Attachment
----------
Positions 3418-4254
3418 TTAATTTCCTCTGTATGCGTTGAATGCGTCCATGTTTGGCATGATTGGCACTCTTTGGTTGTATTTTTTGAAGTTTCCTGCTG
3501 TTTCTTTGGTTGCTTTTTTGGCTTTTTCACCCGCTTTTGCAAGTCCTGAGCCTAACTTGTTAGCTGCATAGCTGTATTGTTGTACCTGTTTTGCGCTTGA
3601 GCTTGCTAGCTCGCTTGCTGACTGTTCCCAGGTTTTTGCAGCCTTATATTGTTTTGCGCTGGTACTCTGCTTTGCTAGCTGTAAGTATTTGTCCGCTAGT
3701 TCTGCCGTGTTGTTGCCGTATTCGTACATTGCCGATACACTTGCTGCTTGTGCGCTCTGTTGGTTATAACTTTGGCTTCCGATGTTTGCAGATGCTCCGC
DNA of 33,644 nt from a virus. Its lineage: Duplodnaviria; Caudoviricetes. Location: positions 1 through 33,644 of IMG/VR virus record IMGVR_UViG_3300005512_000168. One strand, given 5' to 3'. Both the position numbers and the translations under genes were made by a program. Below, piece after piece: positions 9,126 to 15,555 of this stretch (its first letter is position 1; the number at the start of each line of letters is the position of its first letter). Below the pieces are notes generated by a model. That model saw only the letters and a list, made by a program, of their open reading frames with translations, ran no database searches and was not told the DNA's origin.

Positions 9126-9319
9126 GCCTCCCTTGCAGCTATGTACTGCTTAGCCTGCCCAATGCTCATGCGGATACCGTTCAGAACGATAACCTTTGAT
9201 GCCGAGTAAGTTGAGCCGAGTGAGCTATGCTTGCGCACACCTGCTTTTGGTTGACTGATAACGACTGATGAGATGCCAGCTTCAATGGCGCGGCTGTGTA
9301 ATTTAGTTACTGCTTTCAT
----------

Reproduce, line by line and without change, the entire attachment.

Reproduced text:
Positions 3418-4254
3418 TTAATTTCCTCTGTATGCGTTGAATGCGTCCATGTTTGGCATGATTGGCACTCTTTGGTTGTATTTTTTGAAGTTTCCTGCTG
3501 TTTCTTTGGTTGCTTTTTTGGCTTTTTCACCCGCTTTTGCAAGTCCTGAGCCTAACTTGTTAGCTGCATAGCTGTATTGTTGTACCTGTTTTGCGCTTGA
3601 GCTTGCTAGCTCGCTTGCTGACTGTTCCCAGGTTTTTGCAGCCTTATATTGTTTTGCGCTGGTACTCTGCTTTGCTAGCTGTAAGTATTTGTCCGCTAGT
3701 TCTGCCGTGTTGTTGCCGTATTCGTACATTGCCGATACACTTGCTGCTTGTGCGCTCTGTTGGTTATAACTTTGGCTTCCGATGTTTGCAGATGCTCCGC
DNA of 33,644 nt from a virus. Its lineage: Duplodnaviria; Caudoviricetes. Location: positions 1 through 33,644 of IMG/VR virus record IMGVR_UViG_3300005512_000168. One strand, given 5' to 3'. Both the position numbers and the translations under genes were made by a program. Below, piece after piece: positions 9,126 to 15,555 of this stretch (its first letter is position 1; the number at the start of each line of letters is the position of its first letter). Below the pieces are notes generated by a model. That model saw only the letters and a list, made by a program, of their open reading frames with translations, ran no database searches and was not told the DNA's origin.

Positions 9126-9319
9126 GCCTCCCTTGCAGCTATGTACTGCTTAGCCTGCCCAATGCTCATGCGGATACCGTTCAGAACGATAACCTTTGAT
9201 GCCGAGTAAGTTGAGCCGAGTGAGCTATGCTTGCGCACACCTGCTTTTGGTTGACTGATAACGACTGATGAGATGCCAGCTTCAATGGCGCGGCTGTGTA
9301 ATTTAGTTACTGCTTTCAT